And the first place goes to…: A qualitative study on the impact of the Healthy City Index on theplanning of healthy cities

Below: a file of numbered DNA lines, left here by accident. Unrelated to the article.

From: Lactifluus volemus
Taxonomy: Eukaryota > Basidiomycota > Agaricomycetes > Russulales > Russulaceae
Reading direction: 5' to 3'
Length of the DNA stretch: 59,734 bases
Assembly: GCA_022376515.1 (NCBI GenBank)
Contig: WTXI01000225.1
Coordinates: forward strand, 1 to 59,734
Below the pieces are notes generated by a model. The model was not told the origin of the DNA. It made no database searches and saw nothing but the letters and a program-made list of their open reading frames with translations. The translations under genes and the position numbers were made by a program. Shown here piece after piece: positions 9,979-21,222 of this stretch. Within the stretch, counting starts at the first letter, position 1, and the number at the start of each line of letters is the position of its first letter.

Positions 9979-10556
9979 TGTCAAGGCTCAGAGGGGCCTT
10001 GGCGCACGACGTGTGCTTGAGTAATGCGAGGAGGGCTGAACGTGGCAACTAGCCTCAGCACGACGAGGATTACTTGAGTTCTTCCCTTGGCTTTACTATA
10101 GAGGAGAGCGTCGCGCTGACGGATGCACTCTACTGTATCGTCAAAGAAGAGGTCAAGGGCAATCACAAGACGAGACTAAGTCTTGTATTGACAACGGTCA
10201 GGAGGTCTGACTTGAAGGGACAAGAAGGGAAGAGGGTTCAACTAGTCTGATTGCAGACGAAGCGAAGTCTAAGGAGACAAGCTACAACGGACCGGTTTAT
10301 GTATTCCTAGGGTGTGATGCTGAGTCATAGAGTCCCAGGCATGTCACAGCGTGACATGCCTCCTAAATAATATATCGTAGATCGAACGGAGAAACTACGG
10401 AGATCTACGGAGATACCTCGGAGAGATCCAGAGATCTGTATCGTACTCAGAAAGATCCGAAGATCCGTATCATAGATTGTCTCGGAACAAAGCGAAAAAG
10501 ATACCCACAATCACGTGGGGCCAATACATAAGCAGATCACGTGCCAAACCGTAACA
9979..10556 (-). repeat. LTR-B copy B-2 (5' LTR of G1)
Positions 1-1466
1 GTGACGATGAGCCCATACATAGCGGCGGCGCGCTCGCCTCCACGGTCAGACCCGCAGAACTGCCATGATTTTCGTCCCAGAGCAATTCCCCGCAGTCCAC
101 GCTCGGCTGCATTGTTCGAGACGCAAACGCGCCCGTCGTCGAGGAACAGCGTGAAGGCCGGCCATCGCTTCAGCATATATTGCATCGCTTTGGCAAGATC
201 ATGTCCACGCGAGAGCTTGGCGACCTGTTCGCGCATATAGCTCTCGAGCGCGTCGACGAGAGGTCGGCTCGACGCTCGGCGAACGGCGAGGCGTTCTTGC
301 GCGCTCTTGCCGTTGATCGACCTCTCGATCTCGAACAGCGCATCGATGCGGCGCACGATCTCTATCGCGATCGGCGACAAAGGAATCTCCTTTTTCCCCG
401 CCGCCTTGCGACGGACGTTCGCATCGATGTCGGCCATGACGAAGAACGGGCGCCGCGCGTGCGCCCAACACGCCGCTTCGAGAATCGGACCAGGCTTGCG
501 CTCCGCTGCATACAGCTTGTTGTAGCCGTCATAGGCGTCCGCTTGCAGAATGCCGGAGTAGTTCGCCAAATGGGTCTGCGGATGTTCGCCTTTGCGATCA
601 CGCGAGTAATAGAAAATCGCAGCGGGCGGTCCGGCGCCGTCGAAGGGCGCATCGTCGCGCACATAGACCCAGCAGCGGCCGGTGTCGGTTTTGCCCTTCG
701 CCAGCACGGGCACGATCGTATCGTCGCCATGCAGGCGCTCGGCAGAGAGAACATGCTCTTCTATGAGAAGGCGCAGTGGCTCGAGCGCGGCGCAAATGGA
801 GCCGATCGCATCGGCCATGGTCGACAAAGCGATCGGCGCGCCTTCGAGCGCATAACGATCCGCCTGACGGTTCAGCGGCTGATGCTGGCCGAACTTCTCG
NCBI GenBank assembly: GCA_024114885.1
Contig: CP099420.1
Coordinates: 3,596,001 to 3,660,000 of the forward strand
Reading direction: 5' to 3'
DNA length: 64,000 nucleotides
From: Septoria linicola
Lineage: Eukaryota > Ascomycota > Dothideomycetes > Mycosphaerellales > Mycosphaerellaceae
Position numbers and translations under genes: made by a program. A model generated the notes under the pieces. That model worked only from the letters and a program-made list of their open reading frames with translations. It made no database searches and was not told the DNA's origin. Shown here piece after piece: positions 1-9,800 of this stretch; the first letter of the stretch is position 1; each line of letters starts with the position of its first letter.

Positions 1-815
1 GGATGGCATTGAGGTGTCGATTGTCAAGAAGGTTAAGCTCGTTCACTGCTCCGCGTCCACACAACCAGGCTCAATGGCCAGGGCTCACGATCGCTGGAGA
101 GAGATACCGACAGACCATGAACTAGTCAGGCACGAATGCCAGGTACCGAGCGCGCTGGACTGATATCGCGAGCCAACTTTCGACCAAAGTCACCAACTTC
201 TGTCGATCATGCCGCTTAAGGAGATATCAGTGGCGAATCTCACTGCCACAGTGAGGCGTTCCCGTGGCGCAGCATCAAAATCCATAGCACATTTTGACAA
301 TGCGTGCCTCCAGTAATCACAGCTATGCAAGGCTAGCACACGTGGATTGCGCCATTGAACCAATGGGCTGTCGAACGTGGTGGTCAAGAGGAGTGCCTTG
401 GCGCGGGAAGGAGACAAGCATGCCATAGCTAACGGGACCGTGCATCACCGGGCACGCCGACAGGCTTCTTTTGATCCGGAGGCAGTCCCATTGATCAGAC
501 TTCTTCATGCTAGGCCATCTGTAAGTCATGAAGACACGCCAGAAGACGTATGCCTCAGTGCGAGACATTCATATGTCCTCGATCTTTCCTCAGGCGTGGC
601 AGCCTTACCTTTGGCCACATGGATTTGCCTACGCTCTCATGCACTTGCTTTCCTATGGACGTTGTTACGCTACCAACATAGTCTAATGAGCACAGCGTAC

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There is a remarkable growth in the appearance of city rankings and indexes. City rankings and indexes are frequently used to evaluate cities’ performance in achieving sustainability and health. However, there is a dominant concern in urban studies that the impact of city rankings and indexes is under-examined. Consequently, this study explores the impact of city rankings and indexes on the planning of healthy cities. The main research question guiding this study is: “How do city rankings and indexes impact the planning of healthy cities?”. To answer the research question, qualitative research methods were used. Specifically, a case study approach involving semi-structured interviews. The case used was the Healthy City Index developed by the consulting and engineering firm Arcadis. In total, 24 experts were interviewed. The experts included experts employed in municipalities included in the Healthy City Index, an expert from Arcadis, the initiator of the index, and one expert with profound knowledge on the topic of healthy cities. The study concludes that a city ranking or index, specifically the Healthy City Index, has limited impact on the planning of healthy cities. The limited impact is derived from various findings. Firstly, the Healthy City Index has limited usefulness in addressing the main challenges of planning healthy cities. Secondly, the increased awareness of the topic, due to the Healthy City Index, is short-lived and diminishes over time. Thirdly, municipalities do not actively focus on increasing performance on the Healthy City Index to plan a healthy city. Fourthly, considering the limitations, the suitableness of using the Healthy City Index for the planning of healthy cities by municipalities is limited. Lastly, the Healthy City Index is not actively used as a strategic steering tool, limiting its impact. The main impact of the Healthy City Index currently lies in highlighting the topic’s urgency, providing evidence for reaffirming existing problems and formulating tasks, and stimulating inter-municipality learning and collaboration. However, this impact is significantly based on speculations and influenced by circumstantial factors within municipalities. Consequently, in its current state, the Healthy City Index is more a marketing tool for Arcadis than it has profound impact on the planning of healthy cities by municipalities. The main research limitations of this research are the case-specificness, the broad selection criteria for municipal experts, the lack of general municipal perspectives on city rankings and indexes, the broad research scope, and the time constraints during the expert interviews. Consequently, this study opens up various opportunities for future research.
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